Leila Khaled came to town and darn well near tore the place down. On Saturday 22nd July she packed out the JISS centre in Mayfair, Johannesburg, and had there been Kalashnikovs on the way out, we all would have gladly taken up arms and followed her to the ends of the earth.
‘The pope prays for peace in the Middle East,’ she said acerbically, ‘but it is not enough. We must fight.’
After receiving a rousing welcome, the likes of which I have never seen before, Khaled launched into a brutally succinct account of the horror of the Nakhba, condensing over forty years of brutal Zionist occupation into a searing personal account of the trials and tribulations of her family.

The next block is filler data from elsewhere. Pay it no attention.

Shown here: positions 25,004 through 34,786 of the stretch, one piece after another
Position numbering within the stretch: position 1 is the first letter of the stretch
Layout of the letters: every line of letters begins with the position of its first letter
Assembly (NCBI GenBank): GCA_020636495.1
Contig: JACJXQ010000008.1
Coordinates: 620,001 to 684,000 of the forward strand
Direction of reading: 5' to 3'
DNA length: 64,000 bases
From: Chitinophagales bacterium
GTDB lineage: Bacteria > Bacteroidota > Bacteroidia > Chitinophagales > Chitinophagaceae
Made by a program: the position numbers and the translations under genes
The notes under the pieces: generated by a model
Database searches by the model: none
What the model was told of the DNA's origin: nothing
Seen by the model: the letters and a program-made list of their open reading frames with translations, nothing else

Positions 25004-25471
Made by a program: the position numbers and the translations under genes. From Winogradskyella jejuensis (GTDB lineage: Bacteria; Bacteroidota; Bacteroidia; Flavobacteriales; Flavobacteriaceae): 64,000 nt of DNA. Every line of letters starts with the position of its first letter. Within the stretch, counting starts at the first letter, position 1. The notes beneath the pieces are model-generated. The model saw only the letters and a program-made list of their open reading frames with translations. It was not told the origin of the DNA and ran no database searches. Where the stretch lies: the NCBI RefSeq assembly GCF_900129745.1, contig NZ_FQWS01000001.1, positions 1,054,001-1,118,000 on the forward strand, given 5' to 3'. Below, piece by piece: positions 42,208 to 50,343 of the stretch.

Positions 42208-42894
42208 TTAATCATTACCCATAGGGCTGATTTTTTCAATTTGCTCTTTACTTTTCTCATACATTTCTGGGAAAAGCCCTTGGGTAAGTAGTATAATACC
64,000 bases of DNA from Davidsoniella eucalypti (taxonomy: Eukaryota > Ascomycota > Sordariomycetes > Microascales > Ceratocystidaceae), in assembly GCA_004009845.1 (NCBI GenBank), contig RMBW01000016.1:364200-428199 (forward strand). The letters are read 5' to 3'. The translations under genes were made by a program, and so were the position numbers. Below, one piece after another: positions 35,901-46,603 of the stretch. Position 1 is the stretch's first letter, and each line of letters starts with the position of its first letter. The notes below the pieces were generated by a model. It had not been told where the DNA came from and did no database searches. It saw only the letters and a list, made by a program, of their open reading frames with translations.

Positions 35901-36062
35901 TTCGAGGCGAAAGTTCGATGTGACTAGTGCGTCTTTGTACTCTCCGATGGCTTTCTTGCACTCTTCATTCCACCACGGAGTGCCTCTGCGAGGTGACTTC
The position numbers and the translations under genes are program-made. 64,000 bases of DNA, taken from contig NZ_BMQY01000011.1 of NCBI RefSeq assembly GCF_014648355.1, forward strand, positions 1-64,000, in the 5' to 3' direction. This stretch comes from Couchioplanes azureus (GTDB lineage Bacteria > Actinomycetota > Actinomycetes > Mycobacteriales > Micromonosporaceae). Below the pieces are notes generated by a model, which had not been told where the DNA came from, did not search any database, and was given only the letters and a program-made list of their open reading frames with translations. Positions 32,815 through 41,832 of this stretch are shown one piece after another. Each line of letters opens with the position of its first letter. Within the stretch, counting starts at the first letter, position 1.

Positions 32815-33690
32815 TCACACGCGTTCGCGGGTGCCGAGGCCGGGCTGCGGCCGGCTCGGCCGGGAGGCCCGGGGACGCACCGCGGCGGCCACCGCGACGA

She’d phoned her brother that morning, she told us. He was a doctor in Tyre city, and as she spoke to him from Johannesburg, she could hear the bombs falling in the background. He was refusing to budge.
All we could do was impotently observe a moments silence for the victims of Israeli aggression. In the background, the Lebanese singer, Fairouz sang plaintively about her beloved Beirut, after it was destroyed by the same Zionist Nazis in 1982.
‘Peace to Beirut with all my heart, and kisses to the sea and the clouds…’